6.  Frankie and Bug by Gayle Foreman - set in Los Angeles in 1987 I loved the way this book helped me slip back in time to watching As the World Turns and worrying about Lily and Holden's romance.  Bug is forced to spend her summer hanging out with her neighbor's nephew, Frankie, who is visiting for the summer.  Frankie isn't Bug's first choice to spend time with, but the two start trying to find out who the serial killer is that's on the loose. They're also learning some important lessons about the world.  This novel hit the sweet spot for me and might be one I press into everyone's hands for a long time.

7.  Where We Used to Roam by Jenn Bishop - I love Jenn Bishop's middle grade books and she's quickly become a must-buy author for me.  Emma has noticed that friendships have started to change as she begins middle school. But before she can really figure that out, her sports star brother Austin is injured and undergoes surgery, becoming addicted to opioid painkillers. Emma is sent to Wyoming to live with her mom's best friend from college during the summer which is a happy change from what has been happening at home. But eventually Emma must face things both with her friend, Becca, and with her brother.

8.  Dancing at the Pity Party by Tyler Feder- it's pretty amazing that I've loved a graphic novel enough to put it on my year end favorites list.  This memoir is heartbreaking as Tyler's mother is diagnosed with cancer and eventually dies. Tyler shares what it is like to face life as a motherless daughter and I found myself near tears as she so aptly described her feelings as she went through this.  I've purchased enough copies to read this with my eighth grade girls book club this coming year.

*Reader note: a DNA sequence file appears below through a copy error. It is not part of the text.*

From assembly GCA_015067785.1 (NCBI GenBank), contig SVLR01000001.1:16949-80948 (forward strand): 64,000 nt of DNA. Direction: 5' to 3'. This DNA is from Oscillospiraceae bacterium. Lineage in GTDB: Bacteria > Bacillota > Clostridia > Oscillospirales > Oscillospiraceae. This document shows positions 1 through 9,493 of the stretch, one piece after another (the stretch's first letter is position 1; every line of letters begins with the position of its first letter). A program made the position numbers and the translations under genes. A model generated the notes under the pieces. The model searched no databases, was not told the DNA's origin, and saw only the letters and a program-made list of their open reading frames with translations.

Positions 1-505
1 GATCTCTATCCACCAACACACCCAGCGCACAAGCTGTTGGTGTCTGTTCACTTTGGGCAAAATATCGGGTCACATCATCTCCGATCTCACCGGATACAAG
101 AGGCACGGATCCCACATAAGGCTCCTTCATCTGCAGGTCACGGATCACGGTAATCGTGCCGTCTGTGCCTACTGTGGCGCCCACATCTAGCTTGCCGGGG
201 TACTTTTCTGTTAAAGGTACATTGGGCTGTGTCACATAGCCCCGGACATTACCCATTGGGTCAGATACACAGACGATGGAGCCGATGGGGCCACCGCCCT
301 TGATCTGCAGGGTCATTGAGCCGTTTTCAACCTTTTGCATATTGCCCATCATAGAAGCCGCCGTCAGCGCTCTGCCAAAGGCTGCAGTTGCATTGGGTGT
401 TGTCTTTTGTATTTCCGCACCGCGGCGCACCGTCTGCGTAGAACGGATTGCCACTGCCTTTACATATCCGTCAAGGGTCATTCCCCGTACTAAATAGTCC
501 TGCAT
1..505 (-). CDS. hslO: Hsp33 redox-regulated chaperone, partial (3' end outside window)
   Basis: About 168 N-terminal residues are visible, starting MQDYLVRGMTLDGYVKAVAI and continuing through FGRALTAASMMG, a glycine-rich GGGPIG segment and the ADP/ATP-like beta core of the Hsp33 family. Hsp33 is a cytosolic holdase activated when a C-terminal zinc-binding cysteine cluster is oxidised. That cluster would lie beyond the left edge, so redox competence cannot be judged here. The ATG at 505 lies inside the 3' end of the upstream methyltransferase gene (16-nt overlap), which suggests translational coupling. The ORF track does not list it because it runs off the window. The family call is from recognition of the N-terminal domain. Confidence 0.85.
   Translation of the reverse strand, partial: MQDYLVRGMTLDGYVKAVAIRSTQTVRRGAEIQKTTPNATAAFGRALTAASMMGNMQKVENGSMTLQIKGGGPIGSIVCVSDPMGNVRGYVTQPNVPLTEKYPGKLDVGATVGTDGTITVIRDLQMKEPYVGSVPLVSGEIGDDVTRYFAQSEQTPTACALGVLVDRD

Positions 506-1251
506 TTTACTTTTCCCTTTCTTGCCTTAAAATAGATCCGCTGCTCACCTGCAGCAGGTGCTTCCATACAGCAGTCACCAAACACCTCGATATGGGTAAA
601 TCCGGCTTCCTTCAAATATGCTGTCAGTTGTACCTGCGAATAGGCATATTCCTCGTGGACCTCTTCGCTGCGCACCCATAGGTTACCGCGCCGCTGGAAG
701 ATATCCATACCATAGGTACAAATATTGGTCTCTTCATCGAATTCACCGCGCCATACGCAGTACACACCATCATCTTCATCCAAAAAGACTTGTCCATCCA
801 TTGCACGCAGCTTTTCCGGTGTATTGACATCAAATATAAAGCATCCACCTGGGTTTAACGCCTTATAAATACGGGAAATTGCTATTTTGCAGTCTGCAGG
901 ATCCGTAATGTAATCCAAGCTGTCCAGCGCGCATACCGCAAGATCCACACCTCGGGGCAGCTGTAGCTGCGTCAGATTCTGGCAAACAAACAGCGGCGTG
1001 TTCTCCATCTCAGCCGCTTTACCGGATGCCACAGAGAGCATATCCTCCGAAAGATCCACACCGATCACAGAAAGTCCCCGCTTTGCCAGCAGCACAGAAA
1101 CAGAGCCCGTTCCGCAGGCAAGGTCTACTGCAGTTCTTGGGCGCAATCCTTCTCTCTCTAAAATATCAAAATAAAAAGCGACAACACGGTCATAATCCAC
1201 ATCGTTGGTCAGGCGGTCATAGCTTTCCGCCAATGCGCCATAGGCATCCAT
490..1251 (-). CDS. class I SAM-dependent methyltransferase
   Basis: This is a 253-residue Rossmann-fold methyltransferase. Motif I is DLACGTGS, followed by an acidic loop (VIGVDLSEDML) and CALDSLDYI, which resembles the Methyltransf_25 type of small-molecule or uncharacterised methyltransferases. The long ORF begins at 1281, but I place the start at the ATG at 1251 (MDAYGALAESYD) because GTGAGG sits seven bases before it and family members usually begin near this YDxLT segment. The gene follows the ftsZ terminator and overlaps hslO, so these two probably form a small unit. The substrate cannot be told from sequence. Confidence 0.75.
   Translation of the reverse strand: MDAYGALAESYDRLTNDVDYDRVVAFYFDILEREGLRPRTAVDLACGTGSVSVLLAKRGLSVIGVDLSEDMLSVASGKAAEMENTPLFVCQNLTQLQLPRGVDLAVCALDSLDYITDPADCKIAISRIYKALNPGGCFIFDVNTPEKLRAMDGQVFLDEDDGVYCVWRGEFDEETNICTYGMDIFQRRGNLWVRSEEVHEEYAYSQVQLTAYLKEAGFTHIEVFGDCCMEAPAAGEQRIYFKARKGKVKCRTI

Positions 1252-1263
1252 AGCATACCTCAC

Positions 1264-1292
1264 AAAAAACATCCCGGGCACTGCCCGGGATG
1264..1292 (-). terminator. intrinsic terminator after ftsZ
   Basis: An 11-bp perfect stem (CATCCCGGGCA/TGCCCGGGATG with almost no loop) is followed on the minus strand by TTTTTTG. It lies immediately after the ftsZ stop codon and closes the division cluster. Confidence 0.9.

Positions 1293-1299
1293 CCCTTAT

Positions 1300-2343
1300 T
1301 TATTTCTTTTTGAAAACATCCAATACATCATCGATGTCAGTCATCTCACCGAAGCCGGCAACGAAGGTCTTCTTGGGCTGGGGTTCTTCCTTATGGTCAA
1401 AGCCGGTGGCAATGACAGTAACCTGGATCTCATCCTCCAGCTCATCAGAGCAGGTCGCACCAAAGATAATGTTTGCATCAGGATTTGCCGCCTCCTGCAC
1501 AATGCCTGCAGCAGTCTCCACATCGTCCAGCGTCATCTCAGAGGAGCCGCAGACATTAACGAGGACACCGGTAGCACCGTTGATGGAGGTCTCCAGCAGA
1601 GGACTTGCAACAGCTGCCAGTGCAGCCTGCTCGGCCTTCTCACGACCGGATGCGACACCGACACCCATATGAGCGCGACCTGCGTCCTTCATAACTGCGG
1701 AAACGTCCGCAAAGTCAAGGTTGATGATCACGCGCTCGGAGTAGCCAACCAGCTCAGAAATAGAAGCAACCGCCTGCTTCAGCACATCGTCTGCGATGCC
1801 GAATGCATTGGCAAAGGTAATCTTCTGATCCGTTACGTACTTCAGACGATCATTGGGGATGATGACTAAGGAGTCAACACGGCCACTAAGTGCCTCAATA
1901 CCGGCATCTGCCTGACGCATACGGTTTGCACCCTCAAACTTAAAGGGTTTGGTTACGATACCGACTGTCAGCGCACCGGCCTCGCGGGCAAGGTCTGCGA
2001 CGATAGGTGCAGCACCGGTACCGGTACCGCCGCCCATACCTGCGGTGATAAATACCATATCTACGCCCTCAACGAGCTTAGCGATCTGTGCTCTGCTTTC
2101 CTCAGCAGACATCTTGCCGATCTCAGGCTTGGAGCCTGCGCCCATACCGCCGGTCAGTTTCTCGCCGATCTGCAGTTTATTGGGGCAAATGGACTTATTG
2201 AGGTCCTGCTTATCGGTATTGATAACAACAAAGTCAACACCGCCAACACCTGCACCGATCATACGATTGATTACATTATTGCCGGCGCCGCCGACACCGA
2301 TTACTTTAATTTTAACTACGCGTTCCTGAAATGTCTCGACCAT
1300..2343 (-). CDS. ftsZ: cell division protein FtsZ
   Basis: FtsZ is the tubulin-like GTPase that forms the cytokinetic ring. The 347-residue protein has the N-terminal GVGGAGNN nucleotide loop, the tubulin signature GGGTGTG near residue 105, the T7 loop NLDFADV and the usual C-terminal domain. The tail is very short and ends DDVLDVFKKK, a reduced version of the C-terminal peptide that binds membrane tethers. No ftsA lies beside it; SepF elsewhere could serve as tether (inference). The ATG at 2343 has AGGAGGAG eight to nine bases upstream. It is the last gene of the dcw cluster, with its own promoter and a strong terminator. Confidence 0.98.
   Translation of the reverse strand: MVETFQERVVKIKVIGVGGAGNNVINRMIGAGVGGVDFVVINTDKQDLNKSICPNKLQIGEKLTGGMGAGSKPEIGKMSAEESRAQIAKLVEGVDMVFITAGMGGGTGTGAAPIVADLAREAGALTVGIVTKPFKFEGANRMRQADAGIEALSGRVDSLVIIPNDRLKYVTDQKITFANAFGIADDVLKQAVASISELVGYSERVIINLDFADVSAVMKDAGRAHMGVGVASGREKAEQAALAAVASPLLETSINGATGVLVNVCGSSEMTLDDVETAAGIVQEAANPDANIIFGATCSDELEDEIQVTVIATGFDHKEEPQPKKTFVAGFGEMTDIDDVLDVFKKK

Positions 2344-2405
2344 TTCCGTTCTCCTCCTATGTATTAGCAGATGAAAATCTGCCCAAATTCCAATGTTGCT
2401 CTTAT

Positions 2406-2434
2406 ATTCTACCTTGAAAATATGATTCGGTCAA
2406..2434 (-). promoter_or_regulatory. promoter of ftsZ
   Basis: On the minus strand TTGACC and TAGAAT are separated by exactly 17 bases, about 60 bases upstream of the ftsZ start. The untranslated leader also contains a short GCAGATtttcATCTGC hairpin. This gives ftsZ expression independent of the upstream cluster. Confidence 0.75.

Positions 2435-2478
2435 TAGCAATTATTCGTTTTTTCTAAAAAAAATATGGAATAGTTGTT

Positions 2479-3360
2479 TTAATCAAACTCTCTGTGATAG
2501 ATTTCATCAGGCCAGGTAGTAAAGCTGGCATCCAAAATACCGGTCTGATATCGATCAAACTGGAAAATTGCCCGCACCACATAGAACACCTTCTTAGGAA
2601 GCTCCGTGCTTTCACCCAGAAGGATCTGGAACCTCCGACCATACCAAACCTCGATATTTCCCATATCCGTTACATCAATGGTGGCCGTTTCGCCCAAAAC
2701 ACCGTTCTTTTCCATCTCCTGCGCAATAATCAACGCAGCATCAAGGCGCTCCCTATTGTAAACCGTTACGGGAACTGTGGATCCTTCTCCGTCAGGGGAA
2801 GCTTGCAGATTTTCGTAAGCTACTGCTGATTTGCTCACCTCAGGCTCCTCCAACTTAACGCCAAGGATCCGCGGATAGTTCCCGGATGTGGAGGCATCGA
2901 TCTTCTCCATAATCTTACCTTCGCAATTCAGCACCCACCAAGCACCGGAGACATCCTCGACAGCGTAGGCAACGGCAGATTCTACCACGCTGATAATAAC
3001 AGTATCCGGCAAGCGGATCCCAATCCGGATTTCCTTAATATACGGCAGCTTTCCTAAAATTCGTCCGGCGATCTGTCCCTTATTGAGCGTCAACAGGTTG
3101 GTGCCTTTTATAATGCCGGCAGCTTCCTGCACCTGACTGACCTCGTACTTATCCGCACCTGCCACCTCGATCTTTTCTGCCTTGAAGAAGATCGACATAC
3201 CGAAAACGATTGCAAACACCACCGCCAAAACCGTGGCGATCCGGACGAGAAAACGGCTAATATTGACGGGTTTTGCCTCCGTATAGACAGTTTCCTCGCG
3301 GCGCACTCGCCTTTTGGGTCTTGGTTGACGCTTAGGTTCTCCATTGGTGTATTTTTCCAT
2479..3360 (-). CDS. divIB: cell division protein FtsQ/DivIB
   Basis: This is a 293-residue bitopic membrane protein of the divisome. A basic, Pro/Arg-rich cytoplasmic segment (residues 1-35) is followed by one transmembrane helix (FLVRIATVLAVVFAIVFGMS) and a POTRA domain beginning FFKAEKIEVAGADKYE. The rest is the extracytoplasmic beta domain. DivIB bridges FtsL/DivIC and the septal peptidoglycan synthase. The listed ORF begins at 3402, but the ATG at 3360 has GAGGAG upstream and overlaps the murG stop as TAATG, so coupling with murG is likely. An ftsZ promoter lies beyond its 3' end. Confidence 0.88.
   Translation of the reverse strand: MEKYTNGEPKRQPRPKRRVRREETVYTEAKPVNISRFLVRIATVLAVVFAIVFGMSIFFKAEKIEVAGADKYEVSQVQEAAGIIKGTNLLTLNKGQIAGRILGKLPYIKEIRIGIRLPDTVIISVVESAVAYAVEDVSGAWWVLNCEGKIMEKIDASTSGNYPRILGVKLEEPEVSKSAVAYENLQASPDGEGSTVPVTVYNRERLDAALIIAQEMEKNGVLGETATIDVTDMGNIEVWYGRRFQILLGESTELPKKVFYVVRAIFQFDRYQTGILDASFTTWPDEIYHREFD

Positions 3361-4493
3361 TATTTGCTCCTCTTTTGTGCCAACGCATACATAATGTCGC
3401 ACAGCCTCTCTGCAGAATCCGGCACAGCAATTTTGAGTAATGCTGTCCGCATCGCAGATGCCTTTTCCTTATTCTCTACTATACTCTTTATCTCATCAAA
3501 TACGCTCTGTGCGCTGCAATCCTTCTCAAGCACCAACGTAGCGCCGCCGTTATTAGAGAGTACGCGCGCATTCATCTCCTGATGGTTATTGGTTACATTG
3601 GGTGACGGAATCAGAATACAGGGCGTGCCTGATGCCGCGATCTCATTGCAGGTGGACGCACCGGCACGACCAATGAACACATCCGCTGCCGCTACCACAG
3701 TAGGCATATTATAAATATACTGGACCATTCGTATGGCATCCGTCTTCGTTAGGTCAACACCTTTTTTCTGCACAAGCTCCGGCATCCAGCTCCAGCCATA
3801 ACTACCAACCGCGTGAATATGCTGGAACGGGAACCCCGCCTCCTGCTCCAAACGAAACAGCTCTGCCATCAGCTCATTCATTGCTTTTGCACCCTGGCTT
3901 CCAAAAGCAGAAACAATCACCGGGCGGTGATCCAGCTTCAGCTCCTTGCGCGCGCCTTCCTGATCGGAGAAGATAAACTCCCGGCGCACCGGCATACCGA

9.  Free Lunch by Rex Ogle -this is the first memoir (the second Punching Bag came out this fall) of two by Ogle sharing his memories of his sixth grade year. He was a student getting free lunch in a wealthy district and each day lunch caused Rex a great deal of stress as he tried to keep that fact hidden.  His mom and her boyfriend were both out of work and home was often a violent and emotionally abusive place to be.  Obviously since Ogle is the author he managed to find a way out of his circumstances, but this is a tough read.  I know I have students who could identify with this, and for anyone it's a reality check that this is truly how some kids grow up.

10.  Just Like That by Gary D. Schmidt - I read this one way back in January and was nearly reduced to tears by page three, but Schmidt does so many things well and is a master storyteller.  This time Schmidt tells Meryl Lee Kowalski's story as she goes off to boarding school in 1968. I loved reconnecting with characters that feel like old friends and I look forward to reading anything Schmidt writes.

Once again, there are still a lot of books I never had the time to get read this year.  But I had lots of fantastic books to choose from and am not a bit sad with what I've read.  If you have a must-read title I need to pick up, let me know.